Mild herbal infusion produced from the Hibiscus Sabdariffa Calyces giving the deep red colour. In Italy, hibiscus tea is known as carcadè or Italian tea and was first introduced from Eritrea, it was used as a substitute for tea when the country was hit by trade sanctions for it's invasion of Abyssinia. There are also many variations of drinking preferences around the world. In the USA hibiscus tea was made popular by a creation circa 1972 known as 'Red Zinger'. In the English-speaking Caribbean, the drink called sorrel, is made from the calyces and considered an integral part of Christmas celebrations, also produced in the area is 'Sorrel shandy' in which the tea is combined with beer, in West Africa hibiscus tea is often flavoured with mint or ginger and In Ghana it is known as 'sobolo'.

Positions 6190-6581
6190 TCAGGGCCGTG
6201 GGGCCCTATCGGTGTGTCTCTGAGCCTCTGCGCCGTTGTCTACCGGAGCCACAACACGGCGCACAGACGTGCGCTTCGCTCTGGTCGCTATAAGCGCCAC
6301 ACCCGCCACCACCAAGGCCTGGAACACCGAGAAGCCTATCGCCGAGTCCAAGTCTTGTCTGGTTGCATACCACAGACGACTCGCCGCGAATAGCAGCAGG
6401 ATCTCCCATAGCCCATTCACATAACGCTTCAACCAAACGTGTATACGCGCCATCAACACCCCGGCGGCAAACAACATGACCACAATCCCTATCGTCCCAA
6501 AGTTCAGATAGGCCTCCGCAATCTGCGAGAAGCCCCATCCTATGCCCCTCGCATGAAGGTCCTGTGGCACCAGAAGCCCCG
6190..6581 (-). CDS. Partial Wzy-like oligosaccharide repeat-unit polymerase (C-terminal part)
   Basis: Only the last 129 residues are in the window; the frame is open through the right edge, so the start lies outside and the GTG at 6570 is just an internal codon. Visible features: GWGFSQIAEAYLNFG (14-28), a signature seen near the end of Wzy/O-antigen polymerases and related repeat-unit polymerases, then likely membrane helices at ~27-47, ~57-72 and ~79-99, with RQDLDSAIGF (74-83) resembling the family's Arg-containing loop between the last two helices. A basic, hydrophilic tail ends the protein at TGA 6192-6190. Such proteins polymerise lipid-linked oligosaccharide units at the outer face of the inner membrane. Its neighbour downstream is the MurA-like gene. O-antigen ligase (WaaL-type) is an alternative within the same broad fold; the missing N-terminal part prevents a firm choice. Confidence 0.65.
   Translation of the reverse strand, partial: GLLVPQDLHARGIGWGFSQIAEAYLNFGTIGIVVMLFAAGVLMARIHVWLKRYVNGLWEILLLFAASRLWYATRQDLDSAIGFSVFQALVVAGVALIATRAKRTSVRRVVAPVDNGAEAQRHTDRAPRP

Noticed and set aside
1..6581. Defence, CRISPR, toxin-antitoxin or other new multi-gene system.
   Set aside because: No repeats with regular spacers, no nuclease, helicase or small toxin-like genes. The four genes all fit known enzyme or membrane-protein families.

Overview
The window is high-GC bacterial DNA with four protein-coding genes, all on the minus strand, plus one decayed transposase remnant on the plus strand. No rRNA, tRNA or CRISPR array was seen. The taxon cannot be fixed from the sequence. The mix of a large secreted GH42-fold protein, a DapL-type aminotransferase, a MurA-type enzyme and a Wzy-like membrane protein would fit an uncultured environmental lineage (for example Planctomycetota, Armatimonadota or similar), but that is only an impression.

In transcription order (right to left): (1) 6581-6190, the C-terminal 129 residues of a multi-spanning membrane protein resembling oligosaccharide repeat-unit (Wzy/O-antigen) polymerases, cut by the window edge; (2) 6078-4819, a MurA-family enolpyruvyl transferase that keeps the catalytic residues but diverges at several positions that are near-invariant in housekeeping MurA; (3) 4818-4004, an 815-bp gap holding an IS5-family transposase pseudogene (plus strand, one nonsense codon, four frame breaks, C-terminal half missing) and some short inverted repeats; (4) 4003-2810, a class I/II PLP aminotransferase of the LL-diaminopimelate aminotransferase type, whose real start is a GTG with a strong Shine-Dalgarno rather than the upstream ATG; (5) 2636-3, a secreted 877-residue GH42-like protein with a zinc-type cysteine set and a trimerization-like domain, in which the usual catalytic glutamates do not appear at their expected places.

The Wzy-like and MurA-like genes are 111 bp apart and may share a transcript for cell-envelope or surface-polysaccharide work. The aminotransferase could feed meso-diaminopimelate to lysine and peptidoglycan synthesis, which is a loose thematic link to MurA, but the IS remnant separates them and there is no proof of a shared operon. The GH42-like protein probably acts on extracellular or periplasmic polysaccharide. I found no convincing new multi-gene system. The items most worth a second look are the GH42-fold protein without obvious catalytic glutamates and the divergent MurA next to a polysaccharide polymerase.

Studies indicate hibiscus tea may be beneficial in lowering blood pressure, (beneficial to those with type two diebetes) and cholesterol. Hibiscus is high in vitamin C, which is known to help ward off colds and infection by assisting the immune system; also claimed health benefits, if consumed on a regular basis are: relief from constipation and bladder infections, and one benefit in particular for the ladies (or gents) if consumed on a regular basis, hibiscus tea is good for the skin (wrinkles), possessing anti-ageing properties the more mature of us here at the uklooseleafteacompany are certainly giving it a go. I am again unable to establish how much of this beverage should be consumed before reaping the reported health benefits; all we know here at theuklooseleafteacompany the deep red colour and sharp sour cherry or cranberry taste is something to behold. As always our research is gleaned from various internet sources and cannot be substantiated by the uklooseleafteacompany or staff.
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